Of course there is much more to Romania than the going clichés and stereotypes about maddening traffic, beautiful women and gentle landscapes, rude government clerks, fatty foods and loud partying. As a Romanian who has been living abroad for a third of her life (first in the United States and more recently in Germany), I hope I can demystify some aspects of how Romania (and my fellow Romanians) work, manage and tick. Of course, there are no guarantees, and the new generations are quite different from the old, so use your own judgement.
First off, if you are coming from a low-context, linear-active country, when doing business with Romanians I suggest you:
1. Clarify every detail and double-check
Romania is a high-context culture. This means that for the people living there their entire lives, a lot of information is understated or taken for granted. As a foreigner who is not familiar with the context, you will be in the dark about how Romanians understand and interpret information. Plus, the Romanian language and communication style is not as precise and leaves a lot of room for double meanings (many jokes and even advertising quips are based on this).
For example: when buying a blouse for my daughter, I was told I can exchange it if it doesn’t fit. In my low-context mindset (German influence), that meant come back, show the receipt, get an identical blouse in a bigger size. The context they did not communicate (because they were fully aware of it, but I wasn’t), was that I could exchange it only for a different but similar blouse which had the exact same price – or else they can’t replace it in their accounting system. They do not have two of a kind in different sizes, and they don’t give the money back.
So always try to get as much information as possible, but don’t obsess about it in a way that makes you look obnoxious. Romanians are usually forthcoming and solicitous towards foreigners, especially towards Westerners, but hate “sticklers”.
Which brings us to no. 2:
2. Be flexible, show understanding
Things will be more convoluted, less clear-cut and less organized in Romania, but somehow they will get done in the end if you use the right approach (the right combination of carrot and stick 🙂 ). Show appreciation for the time, food and kindness Romanians will share with you. They like to be liked. Don’t start criticizing right away.
Romanians don’t have great deference for rules and authority (understandably so, after 50 years of dictatorship when the government was out to get them). Many think that strict laws and regulations are for “simpletons” who can’t outsmart them, and not for their own protection and social cohesion. Romanians don’t appreciate dogmatism.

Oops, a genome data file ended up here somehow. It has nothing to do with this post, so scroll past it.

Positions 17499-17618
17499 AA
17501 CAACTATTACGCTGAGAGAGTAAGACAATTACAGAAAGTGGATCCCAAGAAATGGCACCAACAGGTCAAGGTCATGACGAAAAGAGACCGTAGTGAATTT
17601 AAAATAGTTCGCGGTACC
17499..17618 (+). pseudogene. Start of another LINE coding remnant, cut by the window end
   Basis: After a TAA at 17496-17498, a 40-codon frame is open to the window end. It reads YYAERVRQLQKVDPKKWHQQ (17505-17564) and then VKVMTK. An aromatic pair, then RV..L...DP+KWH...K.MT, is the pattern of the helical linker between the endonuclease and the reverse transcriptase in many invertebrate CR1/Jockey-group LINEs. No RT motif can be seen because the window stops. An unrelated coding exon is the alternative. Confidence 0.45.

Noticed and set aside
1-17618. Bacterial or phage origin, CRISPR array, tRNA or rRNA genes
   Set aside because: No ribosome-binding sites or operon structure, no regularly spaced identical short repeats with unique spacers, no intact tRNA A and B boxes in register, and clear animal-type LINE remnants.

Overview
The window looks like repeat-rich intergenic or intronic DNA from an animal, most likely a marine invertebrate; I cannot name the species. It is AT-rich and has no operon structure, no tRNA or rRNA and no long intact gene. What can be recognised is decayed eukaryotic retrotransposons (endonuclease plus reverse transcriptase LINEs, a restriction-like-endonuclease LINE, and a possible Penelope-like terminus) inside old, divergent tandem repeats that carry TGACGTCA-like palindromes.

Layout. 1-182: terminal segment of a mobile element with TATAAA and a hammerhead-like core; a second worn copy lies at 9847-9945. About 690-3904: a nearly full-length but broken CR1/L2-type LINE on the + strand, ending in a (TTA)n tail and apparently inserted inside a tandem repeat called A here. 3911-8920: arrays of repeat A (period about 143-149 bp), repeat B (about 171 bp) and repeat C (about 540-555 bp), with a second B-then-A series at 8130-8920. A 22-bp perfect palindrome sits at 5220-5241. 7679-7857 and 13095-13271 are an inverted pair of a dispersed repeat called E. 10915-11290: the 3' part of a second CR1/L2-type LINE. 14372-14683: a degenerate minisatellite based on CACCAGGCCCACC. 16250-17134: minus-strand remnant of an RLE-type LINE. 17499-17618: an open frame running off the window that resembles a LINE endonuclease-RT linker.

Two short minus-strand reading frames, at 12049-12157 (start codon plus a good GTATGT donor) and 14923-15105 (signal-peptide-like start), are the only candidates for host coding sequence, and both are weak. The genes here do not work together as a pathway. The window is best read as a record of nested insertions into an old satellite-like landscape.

3. Be prepared to get more personal than in northern cultures
Informal meetings with Romanians will invariably involve a lot of story-telling, joking, and quite generous amounts of food and/or drink (they also smoke a lot). Be able to talk about kids, personal adventures and experiences, and to crack the occasional joke. Romanians like “a man of the people”. To win their friendship and respect, show them you have wit.
But beware, too much horsing around will cause them to slack up. The more personable you become, the more informal and less serious the relationship – and the higher the likelihood they will be tempted to let things slide because you are now “friends”. If that happens, be ready to counter emotional arguments. Personal relationships are important but don’t exaggerate, they might backfire. You lose your trump card and get dragged into that high context you cannot control. So my advice to business people and managers is to maintain a certain level of factuality and an amicable but clear distance.
Remember, Romanians tend to coalesce more easily to avoid work than to boost productivity. Time is fluid and polychronic, there is a lot of “fruitless” debating and discussing. The process, the chance to make one’s opinion heard, and good relationships are often more important than the actual result. (Besides, immediate, short-term results are often valued more than long-term ones.)
To guarantee your desired organisational culture, when starting a business in Romania maintain the management in foreign hands at least until your way of doing things is staunchly implemented, starts running smoothly and is accepted as such by everyone. Romanian themselves often prefer this. (The reason being that some Romanian managers tend to become despotic and tweak things their own way if left unattended.)
Studies and surveys done by research institutes in Bucharest show that the best way to run a business in Romania would be with German organisational structure and British-style managers.
And one last piece of advice. Romanians love to impress their guests with their hospitality by sharing the best they have. Depending on how important your business is, expect a certain amount of heavy eating and partying. If you can’t (or won’t) eat all that the host puts on the table despite their persistence, and if you want a way out but don’t want to hurt their feelings, kindly tell them that you cannot eat anymore at the moment, but the food is delicious and they should pack some up for you, because you want to savor it later. I have found that this usually works with my relatives 😉 . Also, don’t despair if you don’t understand Romanian humor at first – as everything else, it is highly contextual. Romanians love British humor and are quite up to date with American movies or the latest technologies.
The whole country is a work-in-progress. Things might not be as “settled”, smooth, well done or rigorous as you might expect. But it’s therein that a lot of opportunities lie.
Finally, for some comic relief, enjoy Thomas W. Lizard’s booklet “How to survive Romania (A satirical guide in 36 steps)” just out this May. Some say it’s required reading for newcomers. 🙂